Chambres d’hôtes (B&B) and tables d’hôtes (B&B and evening meal) are plentiful and Ferme Auberges are available in rural areas and well suited to cyclists; they provide mounds of fresh food but may not provide overnight facilities. Search engines such as booking.com can be useful in throwing up affordable options in the larger towns and cities like Nantes. The Loire Valley Tourism website has lots of accommodation options, too.
Zoom in on our map below to see bike-friendly places to stay on our own database, or search our Where to stay section.
Loire cycling holidays
The Loire is one of France's most popular regions for organised cycling holidays. Many companies offer organised rides in the Loire that usually include accommodation, detailed route notes and maps and on-ground support and advice. They are mostly self-guided, offering you a mix of both independence and local support. Bike hire can also be arranged by most tour companies. You can search our organised tours section here.
What to take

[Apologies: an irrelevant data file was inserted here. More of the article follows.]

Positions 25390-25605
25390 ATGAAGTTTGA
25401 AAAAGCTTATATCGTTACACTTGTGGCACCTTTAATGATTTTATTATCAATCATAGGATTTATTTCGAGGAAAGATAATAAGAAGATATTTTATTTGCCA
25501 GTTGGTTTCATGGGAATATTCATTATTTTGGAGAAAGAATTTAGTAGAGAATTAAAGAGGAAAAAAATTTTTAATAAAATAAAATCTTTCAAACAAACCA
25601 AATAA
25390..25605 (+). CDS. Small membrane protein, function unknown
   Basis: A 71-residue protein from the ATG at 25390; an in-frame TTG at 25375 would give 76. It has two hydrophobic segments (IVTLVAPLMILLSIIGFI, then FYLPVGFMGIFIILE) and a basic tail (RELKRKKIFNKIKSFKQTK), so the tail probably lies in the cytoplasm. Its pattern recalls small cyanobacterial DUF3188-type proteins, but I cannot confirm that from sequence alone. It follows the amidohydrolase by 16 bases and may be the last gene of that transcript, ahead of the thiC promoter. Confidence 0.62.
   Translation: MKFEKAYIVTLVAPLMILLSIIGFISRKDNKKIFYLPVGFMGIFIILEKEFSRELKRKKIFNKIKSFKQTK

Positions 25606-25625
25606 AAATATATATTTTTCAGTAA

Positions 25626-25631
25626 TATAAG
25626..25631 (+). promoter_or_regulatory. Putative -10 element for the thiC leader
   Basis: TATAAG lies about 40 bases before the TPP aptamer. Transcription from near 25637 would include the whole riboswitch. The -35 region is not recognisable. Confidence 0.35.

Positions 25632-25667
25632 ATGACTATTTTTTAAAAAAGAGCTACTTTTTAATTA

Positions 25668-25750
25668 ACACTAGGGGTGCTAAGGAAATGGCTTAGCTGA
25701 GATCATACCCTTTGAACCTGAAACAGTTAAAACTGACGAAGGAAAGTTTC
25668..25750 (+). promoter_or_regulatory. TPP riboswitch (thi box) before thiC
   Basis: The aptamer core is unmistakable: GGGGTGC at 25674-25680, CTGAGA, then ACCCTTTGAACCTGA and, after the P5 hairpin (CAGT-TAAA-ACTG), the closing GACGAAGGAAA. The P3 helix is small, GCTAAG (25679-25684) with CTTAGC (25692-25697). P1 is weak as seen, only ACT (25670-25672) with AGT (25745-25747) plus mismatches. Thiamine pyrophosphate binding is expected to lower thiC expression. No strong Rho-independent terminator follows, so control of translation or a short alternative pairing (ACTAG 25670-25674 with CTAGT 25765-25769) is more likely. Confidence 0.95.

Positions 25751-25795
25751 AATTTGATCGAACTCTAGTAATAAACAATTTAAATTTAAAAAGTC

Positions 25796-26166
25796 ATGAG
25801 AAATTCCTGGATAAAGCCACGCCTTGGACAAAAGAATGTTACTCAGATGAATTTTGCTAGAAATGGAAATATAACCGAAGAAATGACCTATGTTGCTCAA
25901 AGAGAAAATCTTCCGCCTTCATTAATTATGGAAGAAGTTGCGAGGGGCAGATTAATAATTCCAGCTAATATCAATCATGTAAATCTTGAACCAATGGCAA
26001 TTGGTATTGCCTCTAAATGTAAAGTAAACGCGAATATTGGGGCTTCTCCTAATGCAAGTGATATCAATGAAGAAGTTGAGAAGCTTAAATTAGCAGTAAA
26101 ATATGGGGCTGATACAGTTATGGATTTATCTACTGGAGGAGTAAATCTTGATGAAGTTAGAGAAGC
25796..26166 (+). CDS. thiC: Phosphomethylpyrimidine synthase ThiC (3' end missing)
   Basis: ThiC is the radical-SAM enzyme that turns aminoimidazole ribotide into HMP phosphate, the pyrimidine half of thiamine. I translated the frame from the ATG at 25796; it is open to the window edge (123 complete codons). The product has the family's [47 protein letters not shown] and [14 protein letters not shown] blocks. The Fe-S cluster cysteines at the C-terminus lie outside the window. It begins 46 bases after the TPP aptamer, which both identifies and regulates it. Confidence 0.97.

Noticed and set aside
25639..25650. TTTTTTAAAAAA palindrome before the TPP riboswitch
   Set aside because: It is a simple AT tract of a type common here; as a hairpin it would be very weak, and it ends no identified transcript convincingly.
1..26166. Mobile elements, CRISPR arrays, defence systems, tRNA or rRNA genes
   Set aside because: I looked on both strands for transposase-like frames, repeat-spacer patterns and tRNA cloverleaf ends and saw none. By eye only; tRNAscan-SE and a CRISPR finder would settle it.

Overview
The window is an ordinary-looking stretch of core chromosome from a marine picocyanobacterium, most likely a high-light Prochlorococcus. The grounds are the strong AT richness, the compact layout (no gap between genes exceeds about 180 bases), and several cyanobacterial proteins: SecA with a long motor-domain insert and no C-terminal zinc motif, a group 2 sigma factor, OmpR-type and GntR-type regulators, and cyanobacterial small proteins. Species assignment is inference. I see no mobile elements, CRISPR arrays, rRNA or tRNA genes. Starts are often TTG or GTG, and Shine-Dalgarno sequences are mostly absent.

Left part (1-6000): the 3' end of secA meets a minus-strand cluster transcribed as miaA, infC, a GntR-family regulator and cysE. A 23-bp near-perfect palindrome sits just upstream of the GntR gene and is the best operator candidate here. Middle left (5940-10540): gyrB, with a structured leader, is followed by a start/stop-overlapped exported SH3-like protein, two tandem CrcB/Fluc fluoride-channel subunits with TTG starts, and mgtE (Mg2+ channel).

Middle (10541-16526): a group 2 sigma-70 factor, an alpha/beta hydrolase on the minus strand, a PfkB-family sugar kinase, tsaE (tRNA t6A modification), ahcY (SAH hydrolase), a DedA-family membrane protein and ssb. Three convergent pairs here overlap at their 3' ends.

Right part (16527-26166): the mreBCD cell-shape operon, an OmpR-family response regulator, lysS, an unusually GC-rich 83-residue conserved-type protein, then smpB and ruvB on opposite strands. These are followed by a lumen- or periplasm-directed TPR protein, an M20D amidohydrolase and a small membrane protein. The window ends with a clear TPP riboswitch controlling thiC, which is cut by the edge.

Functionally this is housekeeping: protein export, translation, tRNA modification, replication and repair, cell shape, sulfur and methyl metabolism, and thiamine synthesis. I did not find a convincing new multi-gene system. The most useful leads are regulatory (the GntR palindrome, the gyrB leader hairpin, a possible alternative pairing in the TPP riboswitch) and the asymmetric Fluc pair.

The road surfaces in the Loire – as in most of France – are generally very good for cycling. French roads are narrow but very quiet and French drivers are courteous and give cyclists plenty of room and a toot of the horn when overtaking. Take inner tubes, a tyre, spokes (different size in France) and a comprehensive tool kit in waterproof panniers. This may seem over the top, but cycle shops can be sparse – some up to 300 kilometres apart, which is a long way to push your bicycle. If you do suffer a puncture, check the inside of the tyre and put in a new tube; it saves time and you can mend your old tube at leisure. Most of the bike route between the source and Orléans has a dearth of cycle shops or cycle hire facilities.